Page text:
Lady Washington and Gray never sail together again

May 06, 2007 11:00 pm

By Robert Lynch

Special to the Triplicate

When John Kendrick changed commands, he indicated to Robert Gray that he would remain on the coast and would continue to trade during the next season so that there would be a full cargo of sea otter skins for the Columbia to take to China, assuming that Joseph Barrell and his partners were satisfied with the results of the first .

Kendrick tied Gray's hands with the instructions he gave in the matter of trade agents and what he was to trade for in Canton. Samuael Shaw was the principal trade agent for American shipping in Canton and Macao. Shaw had been the supercargo in the New York ship, Empress of China, the first American ship to get to Canton.

The half-cargo of tea that Gray was able to trade for was hardly worth enough to pay for the expenses of the voyage, let alone pay for the ships or return a profit. Two of Barrell's partners dropped out, but Gray bought in using the profit from his private venture in sandalwood. Barrell and his new partners were convinced that with the right leader, one with his own money invested, the trade would be profitable.

Kendrick assumes control

Gray was selected to captain the Columbia on a second voyage.

Upon her arrival in Nootka Sound, he found no trace of Kendrick or the Lady Washington. Kendrick, contrary to his statement to Gray when the commands were exchanged, had sailed the Lady Washington to Hawaii and on to Canton.

However, she met with a storm on the way and was seriously damaged in her rigging. Kendrick decided that she would be a safer ship if he re-rigged her as a brigantine.

Sometime in this time frame there was a "sale" of the vessel, but Kendrick continued to be her captain, and also appeared to be the owner. Kendrick and the Lady Washington wandered about the North Pacific for several years. She turned up in Hawaii and on the Northwest Coast, but she apparently never returned to Boston.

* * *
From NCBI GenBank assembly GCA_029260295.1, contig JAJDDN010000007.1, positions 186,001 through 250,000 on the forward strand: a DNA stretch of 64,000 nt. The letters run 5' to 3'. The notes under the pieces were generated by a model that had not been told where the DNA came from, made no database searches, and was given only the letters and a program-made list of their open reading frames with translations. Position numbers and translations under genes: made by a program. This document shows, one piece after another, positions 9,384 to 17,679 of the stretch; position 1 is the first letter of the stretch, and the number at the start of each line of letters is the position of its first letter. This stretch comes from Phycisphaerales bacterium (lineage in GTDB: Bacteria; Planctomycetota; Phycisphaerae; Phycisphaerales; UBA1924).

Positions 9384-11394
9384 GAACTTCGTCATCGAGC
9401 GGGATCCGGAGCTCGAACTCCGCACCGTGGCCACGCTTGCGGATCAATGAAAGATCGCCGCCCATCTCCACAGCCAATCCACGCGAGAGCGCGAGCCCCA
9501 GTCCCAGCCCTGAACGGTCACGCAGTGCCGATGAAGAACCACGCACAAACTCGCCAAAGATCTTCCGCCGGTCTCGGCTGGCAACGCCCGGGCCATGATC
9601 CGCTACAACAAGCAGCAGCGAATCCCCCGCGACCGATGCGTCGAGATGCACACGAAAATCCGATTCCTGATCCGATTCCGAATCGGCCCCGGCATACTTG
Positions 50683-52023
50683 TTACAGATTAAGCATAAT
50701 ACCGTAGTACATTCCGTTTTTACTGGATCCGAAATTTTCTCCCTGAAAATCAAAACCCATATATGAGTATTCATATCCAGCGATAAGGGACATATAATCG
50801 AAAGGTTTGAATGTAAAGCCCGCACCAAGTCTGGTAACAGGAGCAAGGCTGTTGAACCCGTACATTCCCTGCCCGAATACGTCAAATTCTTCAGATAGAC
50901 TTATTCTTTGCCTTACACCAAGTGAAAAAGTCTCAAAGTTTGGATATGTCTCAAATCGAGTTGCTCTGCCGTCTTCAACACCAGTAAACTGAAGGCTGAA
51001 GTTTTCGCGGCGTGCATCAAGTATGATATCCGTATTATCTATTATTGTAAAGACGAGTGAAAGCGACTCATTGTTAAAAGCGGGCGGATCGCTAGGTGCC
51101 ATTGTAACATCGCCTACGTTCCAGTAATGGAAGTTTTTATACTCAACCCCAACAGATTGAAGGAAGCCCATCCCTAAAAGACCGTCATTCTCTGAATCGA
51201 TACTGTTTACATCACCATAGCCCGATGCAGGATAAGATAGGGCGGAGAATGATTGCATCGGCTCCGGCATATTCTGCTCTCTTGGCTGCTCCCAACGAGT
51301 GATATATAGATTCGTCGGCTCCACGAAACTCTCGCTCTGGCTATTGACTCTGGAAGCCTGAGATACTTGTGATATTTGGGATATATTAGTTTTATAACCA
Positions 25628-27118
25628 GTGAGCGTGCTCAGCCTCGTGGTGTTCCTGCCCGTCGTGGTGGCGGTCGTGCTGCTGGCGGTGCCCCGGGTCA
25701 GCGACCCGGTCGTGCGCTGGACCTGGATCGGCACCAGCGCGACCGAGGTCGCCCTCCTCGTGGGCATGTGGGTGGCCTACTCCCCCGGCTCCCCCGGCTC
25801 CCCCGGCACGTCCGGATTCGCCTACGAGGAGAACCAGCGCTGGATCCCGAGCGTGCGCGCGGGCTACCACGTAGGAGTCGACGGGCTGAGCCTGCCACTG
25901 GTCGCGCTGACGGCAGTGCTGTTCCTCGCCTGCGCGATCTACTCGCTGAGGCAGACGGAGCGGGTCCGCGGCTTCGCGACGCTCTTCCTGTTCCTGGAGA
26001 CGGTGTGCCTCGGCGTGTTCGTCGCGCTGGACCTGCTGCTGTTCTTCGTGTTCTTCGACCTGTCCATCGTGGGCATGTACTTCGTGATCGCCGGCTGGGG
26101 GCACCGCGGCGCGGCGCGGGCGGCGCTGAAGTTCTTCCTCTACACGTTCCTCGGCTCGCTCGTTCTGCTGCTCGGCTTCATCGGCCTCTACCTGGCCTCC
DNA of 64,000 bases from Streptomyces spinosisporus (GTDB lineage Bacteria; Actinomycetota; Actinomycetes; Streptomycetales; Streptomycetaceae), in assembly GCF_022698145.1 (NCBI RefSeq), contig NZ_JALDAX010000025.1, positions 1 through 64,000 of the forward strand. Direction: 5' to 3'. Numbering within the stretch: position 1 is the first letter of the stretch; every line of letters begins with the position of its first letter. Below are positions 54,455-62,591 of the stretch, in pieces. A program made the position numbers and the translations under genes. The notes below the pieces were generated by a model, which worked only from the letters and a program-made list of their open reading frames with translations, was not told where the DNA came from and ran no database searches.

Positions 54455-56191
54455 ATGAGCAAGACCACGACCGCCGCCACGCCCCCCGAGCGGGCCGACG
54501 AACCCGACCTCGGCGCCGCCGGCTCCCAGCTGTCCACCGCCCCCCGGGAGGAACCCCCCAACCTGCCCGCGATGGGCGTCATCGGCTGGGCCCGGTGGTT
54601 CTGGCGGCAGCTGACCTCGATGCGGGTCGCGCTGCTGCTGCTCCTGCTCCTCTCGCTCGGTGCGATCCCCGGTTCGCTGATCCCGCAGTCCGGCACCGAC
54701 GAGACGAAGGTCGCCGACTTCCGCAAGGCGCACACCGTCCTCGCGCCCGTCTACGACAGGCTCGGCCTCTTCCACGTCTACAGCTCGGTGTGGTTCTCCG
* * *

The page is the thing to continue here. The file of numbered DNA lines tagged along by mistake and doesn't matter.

What is definite is that Kendrick never made an accounting of his trade ventures to the owners and backers of the voyage(s). No money ever reached Joseph Barrell and his partners for the vessel. There was no correspondence between the owners and Kendrick after Gray returned from his second voyage. As far as the Boston backers were concerned, Kendrick and the Lady Washington had just disappeared.

An excellent replica

Lady Washington, as we know her now, is an excellent replica of a late 18th century trading brigantine. Her tonnage is almost the same as the original. Her length is probably much the same, depending upon the dimensions used. Builders used the lenth "between perpendiculars."

Most people today use the length of the longest deck. A few today would even include the bowsprit in measuring the length. Her breadth is proportional to accepted late 18th century practice, and her draft is also proportional.

Most of the known nautical exploration was done in ships the size of the Columbia or Lady Washington – from the Viking knorrs to the caravals of Columbus, the Susan Constant of the Jamestown settlement. The Golden Hind wasn't more than 90 feet long and all four of the other vessels in that expedition were smaller.

A real privilege

Having this replica in Crescent City Harbor is an opportunity for all to see a relatively little-known piece of our maritime history. The Columbia River, discovery by Robert Gray in Columbia, and crossing the bar and sailing upstream gave the United States its first claim to land beyond its borders. The monies made by and the taxes paid by the early merchants of the United States were what made the Loiusiana Purchase possible.